Without a protective policy for the BLM such as the Roadless Rule for National Forest lands, WWA has attempted to utilize what tools we have to initiate conversations surrounding protection of our critically important yet dwindling wild BLM places in Wyoming. As new roads proliferate, encroaching on some of our most primitive landscapes, we must do what we can now to establish baseline data and communicate with the BLM, local, state and federal officials about the current value of these places. Ultimately, our finished inventory product should help explain why many of these areas should receive the management they deserve, protecting them for fish, wildlife, clean water and future generations of all Americans.
The inventory data from 2012-2013 is already proving to be an invaluable tool in working to protect these often forgotten BLM wild lands. The data is instrumental in helping us determine our priority areas, as well as providing valuable high quality information for our comments regarding oil and gas lease sales and Resource Management Plan revisions.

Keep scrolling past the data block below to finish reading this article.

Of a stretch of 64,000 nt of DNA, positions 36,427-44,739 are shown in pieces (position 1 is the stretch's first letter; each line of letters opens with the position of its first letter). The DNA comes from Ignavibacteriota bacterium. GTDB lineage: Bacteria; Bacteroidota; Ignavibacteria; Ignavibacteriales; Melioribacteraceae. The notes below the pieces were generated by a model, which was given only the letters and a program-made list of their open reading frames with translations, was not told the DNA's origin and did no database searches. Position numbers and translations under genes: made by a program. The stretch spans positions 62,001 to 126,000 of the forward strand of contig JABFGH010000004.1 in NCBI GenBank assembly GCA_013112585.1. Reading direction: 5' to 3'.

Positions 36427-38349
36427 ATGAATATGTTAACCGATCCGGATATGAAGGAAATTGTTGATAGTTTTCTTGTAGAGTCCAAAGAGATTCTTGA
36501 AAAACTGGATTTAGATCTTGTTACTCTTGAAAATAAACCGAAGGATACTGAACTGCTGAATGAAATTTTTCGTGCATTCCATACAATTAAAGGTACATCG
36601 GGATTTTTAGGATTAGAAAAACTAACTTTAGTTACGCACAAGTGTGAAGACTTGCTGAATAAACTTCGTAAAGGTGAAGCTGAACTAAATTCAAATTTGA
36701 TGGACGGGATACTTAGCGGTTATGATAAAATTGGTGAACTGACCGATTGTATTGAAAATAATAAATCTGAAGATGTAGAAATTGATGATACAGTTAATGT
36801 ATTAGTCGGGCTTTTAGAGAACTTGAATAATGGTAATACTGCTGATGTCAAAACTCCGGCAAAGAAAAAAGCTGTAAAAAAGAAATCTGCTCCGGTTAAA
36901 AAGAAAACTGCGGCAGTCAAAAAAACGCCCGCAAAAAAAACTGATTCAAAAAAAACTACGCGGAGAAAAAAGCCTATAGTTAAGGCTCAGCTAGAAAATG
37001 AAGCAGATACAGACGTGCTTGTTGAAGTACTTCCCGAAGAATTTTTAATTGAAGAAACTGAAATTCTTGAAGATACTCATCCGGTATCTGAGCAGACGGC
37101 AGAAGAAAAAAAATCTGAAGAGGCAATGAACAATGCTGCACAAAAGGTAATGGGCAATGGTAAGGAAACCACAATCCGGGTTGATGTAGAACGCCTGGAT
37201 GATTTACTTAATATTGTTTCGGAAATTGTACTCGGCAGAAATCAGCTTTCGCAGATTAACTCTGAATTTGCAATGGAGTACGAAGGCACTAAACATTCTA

The Wyoming Wilderness Association and its partners will continue to submit LWC inventories in developing planning processes such as the Rock Springs RMP and will ensure that the BLM’s Wyoming Field Offices fully implement LWC policies as set forth in BLM Manuals 6310 and 6320.
WY PBS: Understanding the Red Desert
In December of 2014, WY PBS aired a two part special about the Red Desert through the Wyoming Chronicles series.
With stunning images from lightALIVE photography and a panel discussion touching on current issues and threats to the area, we are able to better understand the beauty, land use and challenges of managing the 9,000-plus square miles that make up this high altitude desert and sagebrush steppe located in south central Wyoming.
Click the links below to access the series.